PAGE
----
What is it with Gerhard Richter and Grey?

Read why the German master thinks the colour epitomises indifference, fence-sitting - and despair
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Bomber (1963) by Gerhard Richter, oil on canvas, 130 x 180 cm (51¼ x 70¾ in) Städtische Galerie, Wolfsburg, Germany. As reproduced in Chromaphilia
Bomber (1963) by Gerhard Richter, oil on canvas, 130 x 180 cm (51¼ x 70¾ in) Städtische Galerie, Wolfsburg, Germany. As reproduced in Chromaphilia

For the Sunday painter, grey doesn’t take up a lot of the palette; blue skies and yellow sunsets are more popular pigment choices. Yet for accomplished artists this intermediate mixture of black and white can, as our new book Chromaphilia: The Story of Colour explains, capture a kind of well-judged neutrality.

Nowhere is this more apparent than in the German painter Gerhard Richter’s works. “In the 1960s, Richter created paintings using only grey,” explains art historian Stella Paul in Chromaphilia: The Story of Colour.  “The imagery is drawn from ready-made sources he compiled in a vast personal archive called Atlas and includes material from banal to ghastly, such as newspaper and magazine clippings, film stills, and snapshots of family members, animals or landscapes."

By pairing grey with this jumble of subjects Richter could flatten out and neutralize even the most sensational material.

 

Grey (1976) by Gerhard Richter. As reproduced in Chromaphilia
Grey (1976) by Gerhard Richter. As reproduced in Chromaphilia

His 1963 painting Bomber derives from a photograph of a Second World War Allied air raid – something that Richter would have experienced as a youth in war-torn Germany. “Colour and form, though, carry the expression away from personal experience to a deadpan impassivity," writes Stella Paul. "It is a highly charged subject, distasteful and closed to discussion in postwar Germany. Thus Richter pushes the boundaries but keeps everything at a remove. Even though the imagery is very detailed, the work is stripped down to a veil of grey."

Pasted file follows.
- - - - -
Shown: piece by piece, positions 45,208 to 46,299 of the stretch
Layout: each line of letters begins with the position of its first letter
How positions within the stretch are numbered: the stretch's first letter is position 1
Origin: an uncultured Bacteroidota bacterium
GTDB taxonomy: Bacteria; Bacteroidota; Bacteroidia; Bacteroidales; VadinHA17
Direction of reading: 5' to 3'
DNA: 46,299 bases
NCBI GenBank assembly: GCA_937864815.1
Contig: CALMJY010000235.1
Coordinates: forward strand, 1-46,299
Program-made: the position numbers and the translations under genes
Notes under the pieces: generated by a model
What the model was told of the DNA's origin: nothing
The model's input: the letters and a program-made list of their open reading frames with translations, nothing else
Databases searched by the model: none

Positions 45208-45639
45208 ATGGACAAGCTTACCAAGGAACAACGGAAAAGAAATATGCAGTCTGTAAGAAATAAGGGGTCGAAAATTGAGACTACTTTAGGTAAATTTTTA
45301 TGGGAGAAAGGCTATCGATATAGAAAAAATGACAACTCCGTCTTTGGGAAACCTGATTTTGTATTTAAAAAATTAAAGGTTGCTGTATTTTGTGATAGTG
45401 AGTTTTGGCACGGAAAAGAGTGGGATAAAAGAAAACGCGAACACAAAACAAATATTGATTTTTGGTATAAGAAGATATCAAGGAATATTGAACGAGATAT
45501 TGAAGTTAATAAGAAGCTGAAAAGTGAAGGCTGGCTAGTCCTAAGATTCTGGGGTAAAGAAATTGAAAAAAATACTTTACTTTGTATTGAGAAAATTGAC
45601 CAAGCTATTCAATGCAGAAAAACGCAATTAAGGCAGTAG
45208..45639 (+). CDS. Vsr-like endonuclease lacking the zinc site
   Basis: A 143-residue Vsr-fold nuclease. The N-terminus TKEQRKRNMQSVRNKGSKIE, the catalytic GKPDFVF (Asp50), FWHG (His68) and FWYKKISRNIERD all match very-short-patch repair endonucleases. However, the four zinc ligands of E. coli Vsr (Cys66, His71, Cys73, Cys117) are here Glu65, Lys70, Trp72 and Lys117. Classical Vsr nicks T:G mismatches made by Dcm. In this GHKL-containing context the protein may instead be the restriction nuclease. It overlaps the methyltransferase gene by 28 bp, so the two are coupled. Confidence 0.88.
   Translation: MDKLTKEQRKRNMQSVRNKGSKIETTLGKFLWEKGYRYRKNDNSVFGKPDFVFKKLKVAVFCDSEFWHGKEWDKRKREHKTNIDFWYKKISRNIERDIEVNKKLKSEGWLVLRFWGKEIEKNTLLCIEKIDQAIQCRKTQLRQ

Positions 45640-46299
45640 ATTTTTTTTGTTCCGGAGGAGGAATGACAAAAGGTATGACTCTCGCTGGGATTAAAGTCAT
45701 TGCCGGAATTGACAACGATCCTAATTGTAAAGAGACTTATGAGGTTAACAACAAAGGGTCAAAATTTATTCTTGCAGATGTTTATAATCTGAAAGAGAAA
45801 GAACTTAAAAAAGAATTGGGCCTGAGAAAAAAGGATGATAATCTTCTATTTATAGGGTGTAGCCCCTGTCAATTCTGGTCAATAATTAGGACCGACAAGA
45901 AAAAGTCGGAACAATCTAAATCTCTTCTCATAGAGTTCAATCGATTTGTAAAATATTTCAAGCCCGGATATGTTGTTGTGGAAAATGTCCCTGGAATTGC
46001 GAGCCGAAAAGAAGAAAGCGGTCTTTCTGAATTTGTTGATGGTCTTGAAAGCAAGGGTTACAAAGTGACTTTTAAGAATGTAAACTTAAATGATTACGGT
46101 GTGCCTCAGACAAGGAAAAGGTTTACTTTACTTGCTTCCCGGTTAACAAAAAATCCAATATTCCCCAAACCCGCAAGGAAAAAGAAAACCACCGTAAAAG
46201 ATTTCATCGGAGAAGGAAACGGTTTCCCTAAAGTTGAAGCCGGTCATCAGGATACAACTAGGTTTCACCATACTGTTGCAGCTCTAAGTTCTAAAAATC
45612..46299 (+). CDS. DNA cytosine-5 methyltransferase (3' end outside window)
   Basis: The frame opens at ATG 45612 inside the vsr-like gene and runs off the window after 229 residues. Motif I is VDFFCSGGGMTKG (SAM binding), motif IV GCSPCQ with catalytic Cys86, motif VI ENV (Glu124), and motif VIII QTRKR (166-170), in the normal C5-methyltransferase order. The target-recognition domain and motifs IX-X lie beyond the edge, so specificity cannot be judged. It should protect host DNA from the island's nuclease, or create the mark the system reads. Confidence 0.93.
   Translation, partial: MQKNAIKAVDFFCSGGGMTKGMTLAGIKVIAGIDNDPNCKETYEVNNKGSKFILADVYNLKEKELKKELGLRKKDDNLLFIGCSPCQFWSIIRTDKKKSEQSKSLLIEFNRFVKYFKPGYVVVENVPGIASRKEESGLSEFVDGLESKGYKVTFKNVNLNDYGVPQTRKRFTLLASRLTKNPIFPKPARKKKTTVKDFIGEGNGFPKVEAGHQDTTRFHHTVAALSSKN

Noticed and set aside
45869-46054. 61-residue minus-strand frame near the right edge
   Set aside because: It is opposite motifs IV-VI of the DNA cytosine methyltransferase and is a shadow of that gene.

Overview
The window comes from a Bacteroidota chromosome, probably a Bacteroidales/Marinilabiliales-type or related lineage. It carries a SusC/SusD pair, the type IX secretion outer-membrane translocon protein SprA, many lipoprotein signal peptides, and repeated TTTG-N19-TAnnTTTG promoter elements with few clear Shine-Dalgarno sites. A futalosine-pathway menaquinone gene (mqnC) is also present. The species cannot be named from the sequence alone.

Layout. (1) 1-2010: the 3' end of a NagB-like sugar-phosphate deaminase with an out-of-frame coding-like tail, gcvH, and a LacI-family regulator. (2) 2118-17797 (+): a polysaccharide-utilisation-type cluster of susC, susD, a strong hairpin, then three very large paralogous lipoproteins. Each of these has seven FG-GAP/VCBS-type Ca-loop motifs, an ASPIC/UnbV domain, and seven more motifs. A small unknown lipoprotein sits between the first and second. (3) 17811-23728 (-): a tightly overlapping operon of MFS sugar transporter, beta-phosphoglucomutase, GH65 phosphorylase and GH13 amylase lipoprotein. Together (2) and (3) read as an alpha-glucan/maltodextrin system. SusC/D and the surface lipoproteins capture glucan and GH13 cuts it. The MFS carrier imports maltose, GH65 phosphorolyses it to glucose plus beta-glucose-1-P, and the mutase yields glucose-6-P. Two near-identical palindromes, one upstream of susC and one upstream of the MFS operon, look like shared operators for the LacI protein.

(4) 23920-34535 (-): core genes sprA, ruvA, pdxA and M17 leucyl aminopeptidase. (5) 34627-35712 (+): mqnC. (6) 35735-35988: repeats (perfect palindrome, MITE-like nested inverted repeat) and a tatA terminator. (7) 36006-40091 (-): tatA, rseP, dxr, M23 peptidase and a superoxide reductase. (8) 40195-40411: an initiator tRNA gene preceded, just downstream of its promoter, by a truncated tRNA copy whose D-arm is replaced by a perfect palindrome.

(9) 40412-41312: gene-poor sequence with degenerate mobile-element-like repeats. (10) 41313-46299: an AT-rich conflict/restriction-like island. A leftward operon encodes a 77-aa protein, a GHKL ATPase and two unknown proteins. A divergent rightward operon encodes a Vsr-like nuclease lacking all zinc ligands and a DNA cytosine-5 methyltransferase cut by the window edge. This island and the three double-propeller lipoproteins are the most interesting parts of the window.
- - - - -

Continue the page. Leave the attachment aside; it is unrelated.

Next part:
Richter pushed this investigation of grey even further, with a series of non-figurative, monochromatic grey paintings, which, Paul says, “remove imagery completely and carry further Richter’s focus on the unique power of grey." Richter himself called grey “the ideal colour for indifference, fence-sitting, keeping quiet, despair." Or according to Stella Paul, "for states of being and situations that affect one, and for which one would like to find a visual expression.”

 

 

Chromophilia: The Story of Colour in Art

For more on Ricther’s greys, Picasso’s blues, Warhol’s reds, Klimt’s golds and plenty more besides order a copy of Chromophilia: The Story of Colour in Art, here. The book uses 240 artworks as case studies to tell the story of ten individual colours or colour groups. It explores the history and meaning of each colour in art, highlighting fascinating tales of discovery and artistic passion, and offering easily accessible explanations of the science and theory behind specific colours.

To accompany each of our colour stories inspired by Chromophilia we're pulling together a small Phaidon selection of works by colour that are affordable on Artspace.

Today's works are all grey and all are just over or way under £1000 / $1,300. Many of them are by well-known names, among them Allen Jones, Cerith Wyn Evans, Stephen Shore, Idris Khan, Raymond Pettibon, Marina Ambramovic, Paul McCarthy, Robert Mapplethorpe, Sophie Calle, Mike Kelley, Chris Ofilli, Paul Strand, Dorothea Lange and Lewis Baltz.

So that's all grey, all under £1000/$1,300 and all here. (Other colours and price points are, of course, available). Buy Chromophilia here and look out for the next colour story in our new series and check out the art on Artspace.


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